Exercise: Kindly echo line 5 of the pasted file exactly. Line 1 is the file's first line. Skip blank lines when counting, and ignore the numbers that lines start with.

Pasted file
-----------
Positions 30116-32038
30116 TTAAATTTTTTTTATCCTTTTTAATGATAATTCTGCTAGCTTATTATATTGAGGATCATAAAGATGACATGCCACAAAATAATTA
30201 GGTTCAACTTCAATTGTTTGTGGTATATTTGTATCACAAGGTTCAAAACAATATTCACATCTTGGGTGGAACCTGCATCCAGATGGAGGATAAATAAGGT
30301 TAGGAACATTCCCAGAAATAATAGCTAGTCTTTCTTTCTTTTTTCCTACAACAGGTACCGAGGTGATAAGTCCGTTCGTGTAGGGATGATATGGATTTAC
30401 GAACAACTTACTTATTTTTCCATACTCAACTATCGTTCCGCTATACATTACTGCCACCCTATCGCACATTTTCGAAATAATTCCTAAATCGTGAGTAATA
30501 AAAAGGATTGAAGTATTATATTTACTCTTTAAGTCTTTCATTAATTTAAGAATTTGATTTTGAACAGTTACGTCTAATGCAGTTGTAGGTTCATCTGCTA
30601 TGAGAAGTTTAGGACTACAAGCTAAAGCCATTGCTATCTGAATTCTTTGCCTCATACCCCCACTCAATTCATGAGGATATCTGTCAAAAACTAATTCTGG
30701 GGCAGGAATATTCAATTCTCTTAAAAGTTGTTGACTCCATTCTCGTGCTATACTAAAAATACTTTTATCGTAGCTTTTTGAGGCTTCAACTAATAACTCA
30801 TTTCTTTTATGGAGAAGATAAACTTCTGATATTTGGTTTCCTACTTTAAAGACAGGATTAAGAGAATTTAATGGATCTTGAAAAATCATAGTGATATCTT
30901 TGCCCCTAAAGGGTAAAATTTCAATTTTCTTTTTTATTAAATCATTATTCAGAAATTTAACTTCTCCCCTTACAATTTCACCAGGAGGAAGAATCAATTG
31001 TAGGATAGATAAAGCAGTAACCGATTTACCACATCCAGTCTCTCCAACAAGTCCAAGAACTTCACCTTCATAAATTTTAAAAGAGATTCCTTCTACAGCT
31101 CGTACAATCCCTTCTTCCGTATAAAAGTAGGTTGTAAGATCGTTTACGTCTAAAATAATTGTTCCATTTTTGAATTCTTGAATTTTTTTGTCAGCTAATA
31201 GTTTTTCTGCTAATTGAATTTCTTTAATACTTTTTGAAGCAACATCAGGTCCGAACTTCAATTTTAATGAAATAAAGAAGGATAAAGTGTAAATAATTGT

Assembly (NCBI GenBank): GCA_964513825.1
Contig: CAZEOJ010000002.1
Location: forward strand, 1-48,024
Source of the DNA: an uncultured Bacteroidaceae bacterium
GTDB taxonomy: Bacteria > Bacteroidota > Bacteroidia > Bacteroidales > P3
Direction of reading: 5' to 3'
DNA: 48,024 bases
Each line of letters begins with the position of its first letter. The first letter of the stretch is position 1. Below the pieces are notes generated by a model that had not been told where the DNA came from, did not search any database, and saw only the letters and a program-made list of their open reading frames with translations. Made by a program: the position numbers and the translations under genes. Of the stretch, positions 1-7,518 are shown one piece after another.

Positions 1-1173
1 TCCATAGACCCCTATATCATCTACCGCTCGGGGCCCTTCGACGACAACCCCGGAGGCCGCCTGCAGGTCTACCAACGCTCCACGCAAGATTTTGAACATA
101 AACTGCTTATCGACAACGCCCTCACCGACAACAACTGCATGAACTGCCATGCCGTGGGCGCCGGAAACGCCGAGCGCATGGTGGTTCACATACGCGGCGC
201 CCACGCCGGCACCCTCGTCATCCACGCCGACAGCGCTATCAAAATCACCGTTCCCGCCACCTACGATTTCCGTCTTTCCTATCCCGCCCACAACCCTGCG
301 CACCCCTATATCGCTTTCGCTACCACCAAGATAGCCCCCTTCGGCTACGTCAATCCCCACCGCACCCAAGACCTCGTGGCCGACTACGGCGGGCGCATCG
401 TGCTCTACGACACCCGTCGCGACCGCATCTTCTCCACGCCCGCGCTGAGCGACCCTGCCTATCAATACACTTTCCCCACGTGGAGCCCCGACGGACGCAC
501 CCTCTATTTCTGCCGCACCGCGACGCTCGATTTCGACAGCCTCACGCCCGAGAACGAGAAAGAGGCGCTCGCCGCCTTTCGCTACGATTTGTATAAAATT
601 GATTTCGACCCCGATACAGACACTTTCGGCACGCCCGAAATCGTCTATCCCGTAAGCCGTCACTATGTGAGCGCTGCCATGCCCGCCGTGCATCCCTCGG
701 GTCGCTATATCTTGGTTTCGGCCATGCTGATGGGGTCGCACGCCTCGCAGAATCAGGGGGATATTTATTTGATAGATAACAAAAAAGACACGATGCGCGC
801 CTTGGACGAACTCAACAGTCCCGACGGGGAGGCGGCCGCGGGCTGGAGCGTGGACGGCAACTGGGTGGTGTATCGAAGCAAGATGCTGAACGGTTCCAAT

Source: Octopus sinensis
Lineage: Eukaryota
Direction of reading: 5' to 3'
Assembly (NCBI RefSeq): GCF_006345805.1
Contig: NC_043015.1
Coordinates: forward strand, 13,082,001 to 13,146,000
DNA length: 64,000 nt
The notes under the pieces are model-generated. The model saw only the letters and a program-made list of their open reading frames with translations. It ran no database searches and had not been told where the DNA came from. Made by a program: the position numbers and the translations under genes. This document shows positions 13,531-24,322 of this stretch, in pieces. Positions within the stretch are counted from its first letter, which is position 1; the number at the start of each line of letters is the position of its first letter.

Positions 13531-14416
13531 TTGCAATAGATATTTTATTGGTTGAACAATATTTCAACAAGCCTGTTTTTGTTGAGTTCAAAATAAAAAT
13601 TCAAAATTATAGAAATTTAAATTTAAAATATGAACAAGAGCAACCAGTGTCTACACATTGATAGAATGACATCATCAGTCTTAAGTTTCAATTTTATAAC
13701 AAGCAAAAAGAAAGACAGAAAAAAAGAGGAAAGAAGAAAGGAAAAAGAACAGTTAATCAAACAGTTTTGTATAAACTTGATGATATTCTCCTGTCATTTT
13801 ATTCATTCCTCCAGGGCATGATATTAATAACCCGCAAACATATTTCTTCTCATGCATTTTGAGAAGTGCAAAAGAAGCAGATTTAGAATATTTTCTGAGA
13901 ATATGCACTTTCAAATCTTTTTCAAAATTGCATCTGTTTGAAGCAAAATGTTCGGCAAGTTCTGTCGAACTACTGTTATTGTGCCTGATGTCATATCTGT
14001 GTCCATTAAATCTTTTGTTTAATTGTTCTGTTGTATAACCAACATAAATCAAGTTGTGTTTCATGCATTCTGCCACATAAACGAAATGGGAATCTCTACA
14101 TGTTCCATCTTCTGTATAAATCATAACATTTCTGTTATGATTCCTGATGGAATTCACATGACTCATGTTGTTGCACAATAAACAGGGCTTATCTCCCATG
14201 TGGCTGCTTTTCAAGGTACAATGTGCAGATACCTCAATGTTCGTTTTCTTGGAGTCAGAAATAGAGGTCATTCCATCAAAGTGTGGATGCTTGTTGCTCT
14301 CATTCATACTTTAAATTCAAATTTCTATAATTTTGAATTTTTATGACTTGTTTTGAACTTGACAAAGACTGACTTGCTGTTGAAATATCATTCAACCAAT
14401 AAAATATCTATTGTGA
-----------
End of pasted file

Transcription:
30401 GAACAACTTACTTATTTTTCCATACTCAACTATCGTTCCGCTATACATTACTGCCACCCTATCGCACATTTTCGAAATAATTCCTAAATCGTGAGTAATA